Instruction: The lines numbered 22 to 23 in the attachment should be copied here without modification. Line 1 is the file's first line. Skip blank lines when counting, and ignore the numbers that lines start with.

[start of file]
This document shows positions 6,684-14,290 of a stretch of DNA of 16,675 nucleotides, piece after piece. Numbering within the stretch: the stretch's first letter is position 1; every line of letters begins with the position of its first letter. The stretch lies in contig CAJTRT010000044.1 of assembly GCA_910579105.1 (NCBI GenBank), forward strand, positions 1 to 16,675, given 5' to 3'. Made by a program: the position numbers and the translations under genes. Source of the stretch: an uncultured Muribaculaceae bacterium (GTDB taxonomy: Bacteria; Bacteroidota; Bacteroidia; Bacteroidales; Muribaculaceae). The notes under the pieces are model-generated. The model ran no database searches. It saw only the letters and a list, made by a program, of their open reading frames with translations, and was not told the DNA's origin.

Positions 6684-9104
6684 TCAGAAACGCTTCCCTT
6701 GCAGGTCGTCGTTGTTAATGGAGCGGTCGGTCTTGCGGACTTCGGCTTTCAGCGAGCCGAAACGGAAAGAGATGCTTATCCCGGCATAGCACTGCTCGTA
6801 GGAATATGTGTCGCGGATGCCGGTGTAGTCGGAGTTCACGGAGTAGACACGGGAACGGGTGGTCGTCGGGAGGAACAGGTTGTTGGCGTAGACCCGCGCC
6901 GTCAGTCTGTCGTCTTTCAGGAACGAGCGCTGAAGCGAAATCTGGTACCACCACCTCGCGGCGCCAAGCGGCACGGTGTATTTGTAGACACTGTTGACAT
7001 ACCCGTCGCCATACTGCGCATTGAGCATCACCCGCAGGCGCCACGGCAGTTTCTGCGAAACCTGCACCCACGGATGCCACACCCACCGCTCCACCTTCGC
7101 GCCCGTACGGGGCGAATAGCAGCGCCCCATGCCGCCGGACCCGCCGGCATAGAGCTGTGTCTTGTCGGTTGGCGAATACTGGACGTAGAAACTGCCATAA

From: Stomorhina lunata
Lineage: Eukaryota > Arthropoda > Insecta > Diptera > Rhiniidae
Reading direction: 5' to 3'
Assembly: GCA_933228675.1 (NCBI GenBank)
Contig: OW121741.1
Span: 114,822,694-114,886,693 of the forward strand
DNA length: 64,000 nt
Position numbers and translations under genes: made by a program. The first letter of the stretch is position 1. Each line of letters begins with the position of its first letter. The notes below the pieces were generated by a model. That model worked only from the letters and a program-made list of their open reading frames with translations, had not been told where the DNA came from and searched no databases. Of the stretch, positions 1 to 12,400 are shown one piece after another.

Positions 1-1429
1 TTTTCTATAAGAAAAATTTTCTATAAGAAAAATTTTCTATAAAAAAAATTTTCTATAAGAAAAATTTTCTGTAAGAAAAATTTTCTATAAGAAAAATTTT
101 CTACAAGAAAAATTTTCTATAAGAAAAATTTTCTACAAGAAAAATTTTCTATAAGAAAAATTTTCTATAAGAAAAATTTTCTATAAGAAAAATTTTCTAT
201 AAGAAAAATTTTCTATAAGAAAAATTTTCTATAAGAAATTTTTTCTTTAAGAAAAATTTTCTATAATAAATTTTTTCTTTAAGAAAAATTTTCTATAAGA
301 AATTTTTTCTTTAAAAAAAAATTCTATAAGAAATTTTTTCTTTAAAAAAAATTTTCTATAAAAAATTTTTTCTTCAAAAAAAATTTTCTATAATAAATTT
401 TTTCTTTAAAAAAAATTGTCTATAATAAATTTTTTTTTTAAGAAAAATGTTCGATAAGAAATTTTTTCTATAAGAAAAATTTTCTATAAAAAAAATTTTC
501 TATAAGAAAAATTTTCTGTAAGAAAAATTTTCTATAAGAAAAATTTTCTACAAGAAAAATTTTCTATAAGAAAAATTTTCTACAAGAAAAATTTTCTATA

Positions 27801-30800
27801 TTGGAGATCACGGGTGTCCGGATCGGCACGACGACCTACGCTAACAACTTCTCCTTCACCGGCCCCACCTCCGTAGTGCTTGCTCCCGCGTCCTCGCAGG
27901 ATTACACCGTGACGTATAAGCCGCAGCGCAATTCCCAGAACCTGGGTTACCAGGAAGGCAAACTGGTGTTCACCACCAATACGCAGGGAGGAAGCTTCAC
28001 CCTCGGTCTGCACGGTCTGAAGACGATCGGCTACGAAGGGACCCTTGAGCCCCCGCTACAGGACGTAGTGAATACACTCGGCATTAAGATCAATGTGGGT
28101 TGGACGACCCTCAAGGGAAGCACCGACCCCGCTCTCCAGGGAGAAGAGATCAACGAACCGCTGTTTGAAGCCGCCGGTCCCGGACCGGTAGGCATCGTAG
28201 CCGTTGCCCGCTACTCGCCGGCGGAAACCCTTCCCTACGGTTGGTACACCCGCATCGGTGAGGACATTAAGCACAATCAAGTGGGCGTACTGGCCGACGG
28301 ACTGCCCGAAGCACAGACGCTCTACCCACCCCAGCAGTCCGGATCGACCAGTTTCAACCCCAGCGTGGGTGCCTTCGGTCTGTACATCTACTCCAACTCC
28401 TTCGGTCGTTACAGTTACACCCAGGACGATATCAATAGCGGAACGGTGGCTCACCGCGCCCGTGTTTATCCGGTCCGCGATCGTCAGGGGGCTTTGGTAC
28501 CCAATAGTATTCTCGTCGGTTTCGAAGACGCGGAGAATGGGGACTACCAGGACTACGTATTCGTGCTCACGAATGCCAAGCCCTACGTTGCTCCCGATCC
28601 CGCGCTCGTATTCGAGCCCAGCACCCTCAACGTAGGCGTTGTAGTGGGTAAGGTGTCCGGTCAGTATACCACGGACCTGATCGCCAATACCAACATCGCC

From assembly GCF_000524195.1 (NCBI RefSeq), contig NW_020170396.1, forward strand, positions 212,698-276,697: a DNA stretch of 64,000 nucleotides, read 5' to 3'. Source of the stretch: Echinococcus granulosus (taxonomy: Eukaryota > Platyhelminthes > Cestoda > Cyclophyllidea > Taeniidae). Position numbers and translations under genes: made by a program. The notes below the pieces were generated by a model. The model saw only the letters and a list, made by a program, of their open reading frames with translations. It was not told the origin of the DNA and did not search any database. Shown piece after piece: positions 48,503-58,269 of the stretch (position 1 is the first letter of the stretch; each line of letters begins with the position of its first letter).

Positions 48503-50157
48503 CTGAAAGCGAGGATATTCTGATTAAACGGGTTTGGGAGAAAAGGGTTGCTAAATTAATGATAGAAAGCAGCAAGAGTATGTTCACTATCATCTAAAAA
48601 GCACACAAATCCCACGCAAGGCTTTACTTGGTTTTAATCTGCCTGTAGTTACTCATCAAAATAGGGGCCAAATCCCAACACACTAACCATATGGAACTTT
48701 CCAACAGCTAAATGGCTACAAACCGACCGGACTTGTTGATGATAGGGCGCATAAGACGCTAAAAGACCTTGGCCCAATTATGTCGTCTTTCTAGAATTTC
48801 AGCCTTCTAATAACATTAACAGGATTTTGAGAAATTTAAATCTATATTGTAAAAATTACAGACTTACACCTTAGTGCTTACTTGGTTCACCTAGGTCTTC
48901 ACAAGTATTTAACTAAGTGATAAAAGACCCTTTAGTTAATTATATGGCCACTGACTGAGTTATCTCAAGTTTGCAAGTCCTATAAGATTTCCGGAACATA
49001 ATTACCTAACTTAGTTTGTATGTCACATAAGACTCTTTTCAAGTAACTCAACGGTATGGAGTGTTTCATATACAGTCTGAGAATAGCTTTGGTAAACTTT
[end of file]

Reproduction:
401 TTTCTTTAAAAAAAATTGTCTATAATAAATTTTTTTTTTAAGAAAAATGTTCGATAAGAAATTTTTTCTATAAGAAAAATTTTCTATAAAAAAAATTTTC
501 TATAAGAAAAATTTTCTGTAAGAAAAATTTTCTATAAGAAAAATTTTCTACAAGAAAAATTTTCTATAAGAAAAATTTTCTACAAGAAAAATTTTCTATA